The need for export credit financing in Africa is as crucial as ever, and banks are keen to support the continent if they know that ECAs have their backs. Sarah Rundell reports.
Africa was one of the worst hit regions when trade finance dried up during the global downturn and it has been one of the slowest to recover. The enduring perception that the region is too risky, heightened by uncertainty returning to stalk more trusted markets, stifles export finance. Yet Sub-Saharan Africa’s economic growth rates are pinned around 7% – double developed economies – and the continent’s booming telecoms sector, its infrastructure deficit and undeveloped agriculture, mean the region could represent the steadiest deal flow in years to come.
Buoyant commodity prices will help ensure profitability in projects focused on Africa’s ports, roads and rail networks to better haul raw materials out of the continent. It’s an opportunity debt-laden developed economies looking to export their way out of recession and corporates with an eye on expansion can’t afford to ignore. Africa’s banks are also spotting opportunity.
Export credit agencies (ECAs) are leading the way. They are now considered a crucial source of finance to African businesses buying imported capital goods. “On the bigger deals, borrowers can go to a range of sources and ECAs are not the only game in town. In less developed markets and for less obvious, or less well-established names, ECAs are now vital,” says Piers Constable director of Deutsche Bank’s structured trade & export finance (STEF) team in London, which specialises in medium and long-term lending to projects unwritten by ECAs or private insurers.
ECAs are also starting to help Africa’s own exporters and provide solutions for a broader range of corporates. Last year, Russian fertiliser group EuroChem secured a debut US$261mn financing backed by South African ECA ECIC, working for local corporate Shaft Sinkers. It was the first ECIC loan granted to a Russian company and the first ECA-backed facility for EuroChem. “ECIC is paving the way for South African exporters into foreign jurisdictions. This is the first ECIC-supported transaction in the Russian Federation. We strive to fulfil our mandate to promote, encourage and facilitate South African exports internationally,” says ECIC general manager of operations, Emile Matthee.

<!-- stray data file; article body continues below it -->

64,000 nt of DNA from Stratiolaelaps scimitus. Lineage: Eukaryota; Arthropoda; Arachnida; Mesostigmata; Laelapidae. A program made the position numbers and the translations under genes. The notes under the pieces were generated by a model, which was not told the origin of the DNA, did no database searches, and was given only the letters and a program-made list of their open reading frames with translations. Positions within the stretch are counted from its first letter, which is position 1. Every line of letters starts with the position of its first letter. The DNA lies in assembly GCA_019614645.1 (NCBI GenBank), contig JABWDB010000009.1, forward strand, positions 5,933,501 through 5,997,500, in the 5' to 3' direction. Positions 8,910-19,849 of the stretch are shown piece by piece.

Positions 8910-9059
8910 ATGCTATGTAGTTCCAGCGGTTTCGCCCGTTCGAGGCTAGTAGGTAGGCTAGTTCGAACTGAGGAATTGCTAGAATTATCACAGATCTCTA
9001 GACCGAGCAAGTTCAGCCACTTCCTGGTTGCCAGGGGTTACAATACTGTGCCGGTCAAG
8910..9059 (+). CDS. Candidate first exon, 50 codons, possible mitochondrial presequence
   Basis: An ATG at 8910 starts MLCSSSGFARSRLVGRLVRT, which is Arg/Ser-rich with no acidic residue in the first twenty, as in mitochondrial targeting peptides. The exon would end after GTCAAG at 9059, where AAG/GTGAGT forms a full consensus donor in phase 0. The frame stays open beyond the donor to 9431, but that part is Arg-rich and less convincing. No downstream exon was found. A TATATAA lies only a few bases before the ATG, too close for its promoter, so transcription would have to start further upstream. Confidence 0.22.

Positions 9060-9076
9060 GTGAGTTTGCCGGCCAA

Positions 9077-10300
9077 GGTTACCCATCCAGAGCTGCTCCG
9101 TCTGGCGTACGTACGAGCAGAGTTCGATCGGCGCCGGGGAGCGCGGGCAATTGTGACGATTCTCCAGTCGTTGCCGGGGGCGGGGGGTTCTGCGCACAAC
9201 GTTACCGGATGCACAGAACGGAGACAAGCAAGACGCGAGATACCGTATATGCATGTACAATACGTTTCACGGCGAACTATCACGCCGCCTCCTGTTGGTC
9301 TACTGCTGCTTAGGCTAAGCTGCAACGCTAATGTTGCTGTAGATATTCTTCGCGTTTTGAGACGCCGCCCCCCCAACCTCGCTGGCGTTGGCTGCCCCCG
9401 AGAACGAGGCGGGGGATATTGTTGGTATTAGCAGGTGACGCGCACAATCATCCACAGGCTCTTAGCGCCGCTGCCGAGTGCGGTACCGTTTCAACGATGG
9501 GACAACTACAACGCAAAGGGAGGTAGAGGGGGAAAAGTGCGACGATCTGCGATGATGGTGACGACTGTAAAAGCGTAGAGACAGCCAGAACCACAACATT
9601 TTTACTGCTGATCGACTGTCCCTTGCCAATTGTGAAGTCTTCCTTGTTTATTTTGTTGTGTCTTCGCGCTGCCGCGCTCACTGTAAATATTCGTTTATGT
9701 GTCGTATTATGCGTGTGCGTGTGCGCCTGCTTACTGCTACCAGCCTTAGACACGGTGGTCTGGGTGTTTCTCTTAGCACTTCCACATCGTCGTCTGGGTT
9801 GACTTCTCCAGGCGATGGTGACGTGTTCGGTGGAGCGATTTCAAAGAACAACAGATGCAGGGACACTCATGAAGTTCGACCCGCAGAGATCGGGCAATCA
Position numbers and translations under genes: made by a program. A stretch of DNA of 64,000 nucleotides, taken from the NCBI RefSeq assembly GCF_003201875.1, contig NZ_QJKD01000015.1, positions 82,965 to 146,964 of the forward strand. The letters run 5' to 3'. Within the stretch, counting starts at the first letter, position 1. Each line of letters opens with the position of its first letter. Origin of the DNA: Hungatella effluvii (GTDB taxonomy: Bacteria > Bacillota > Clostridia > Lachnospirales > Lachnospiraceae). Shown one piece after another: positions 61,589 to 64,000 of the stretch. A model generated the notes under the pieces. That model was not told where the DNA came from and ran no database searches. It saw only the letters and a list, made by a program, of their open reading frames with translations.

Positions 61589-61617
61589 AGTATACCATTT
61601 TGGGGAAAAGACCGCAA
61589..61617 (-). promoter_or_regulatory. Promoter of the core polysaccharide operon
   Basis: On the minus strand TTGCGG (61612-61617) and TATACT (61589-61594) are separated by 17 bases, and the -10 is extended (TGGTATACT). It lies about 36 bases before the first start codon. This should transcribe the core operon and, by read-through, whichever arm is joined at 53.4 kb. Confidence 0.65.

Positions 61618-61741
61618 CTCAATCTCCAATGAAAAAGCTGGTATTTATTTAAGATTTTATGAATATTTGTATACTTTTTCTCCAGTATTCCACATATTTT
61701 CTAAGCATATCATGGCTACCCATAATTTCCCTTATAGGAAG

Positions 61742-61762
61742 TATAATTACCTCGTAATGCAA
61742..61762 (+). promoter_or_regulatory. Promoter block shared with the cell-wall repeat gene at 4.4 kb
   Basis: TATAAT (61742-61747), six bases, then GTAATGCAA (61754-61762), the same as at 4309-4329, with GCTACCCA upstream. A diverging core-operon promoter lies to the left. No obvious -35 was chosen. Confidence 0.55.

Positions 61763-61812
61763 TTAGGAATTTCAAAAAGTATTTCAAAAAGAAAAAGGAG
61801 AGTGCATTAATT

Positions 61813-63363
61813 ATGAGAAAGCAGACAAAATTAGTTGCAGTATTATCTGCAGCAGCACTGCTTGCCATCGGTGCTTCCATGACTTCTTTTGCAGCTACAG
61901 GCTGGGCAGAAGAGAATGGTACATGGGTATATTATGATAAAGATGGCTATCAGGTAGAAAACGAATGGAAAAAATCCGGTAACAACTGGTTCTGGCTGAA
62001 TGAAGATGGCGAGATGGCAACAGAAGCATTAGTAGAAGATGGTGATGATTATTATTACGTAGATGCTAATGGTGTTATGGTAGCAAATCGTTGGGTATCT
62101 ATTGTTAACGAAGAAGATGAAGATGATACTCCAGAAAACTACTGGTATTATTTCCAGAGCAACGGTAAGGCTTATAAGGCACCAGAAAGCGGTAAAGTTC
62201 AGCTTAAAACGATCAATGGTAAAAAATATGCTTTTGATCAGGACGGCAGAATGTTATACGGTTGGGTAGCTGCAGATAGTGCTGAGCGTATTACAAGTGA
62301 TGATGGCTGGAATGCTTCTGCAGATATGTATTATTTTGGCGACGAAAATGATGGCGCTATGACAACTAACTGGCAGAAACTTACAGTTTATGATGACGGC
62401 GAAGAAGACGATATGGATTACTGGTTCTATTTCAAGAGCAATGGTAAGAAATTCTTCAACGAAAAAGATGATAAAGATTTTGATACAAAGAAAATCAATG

Elsewhere, Nairobi-based Africa Trade and Insurance Agency (ATI) recently facilitated borrowing for the Tanzanian government guaranteeing a US$50mn segment of a total US$250mn syndicated loan destined for infrastructure, including roads, railway and telecoms.
ECAs forge ahead
It’s a role ECAs have carved out since the recession when they filled the funding breach vacated by constrained commercial banks. The recession has eased but nagging global economic worries and Africa’s risk perception means the likes of France’s Coface, Italy’s Sace and the US Exim, along with the Nordic ECAs, China’s Sinosure and India’s export-import bank are still just as sought after.
“Although international banks have more liquidity and more appetite to finance transactions in Africa there is still a strong demand to protect their risk through ECAs,” says Craig Polkinghorne head of structured trade and commodity finance at Standard Bank in South Africa. Politcal unrest and regime change in North Africa is a case in point. “Banks are mostly happy with the operational risk around a project; what they don’t like is political risk,” says Stewart Kinloch, outgoing CEO of the ATI which has seen income from premiums jump from US$1.1mn in 2007 to US$4.8mn in 2010.
Developed economies’ ECAs hold the key to reviving sluggish home markets. The US has said it wants to double its total exports over the next five years and Euler Hermes has just boosted its ties with the ATI.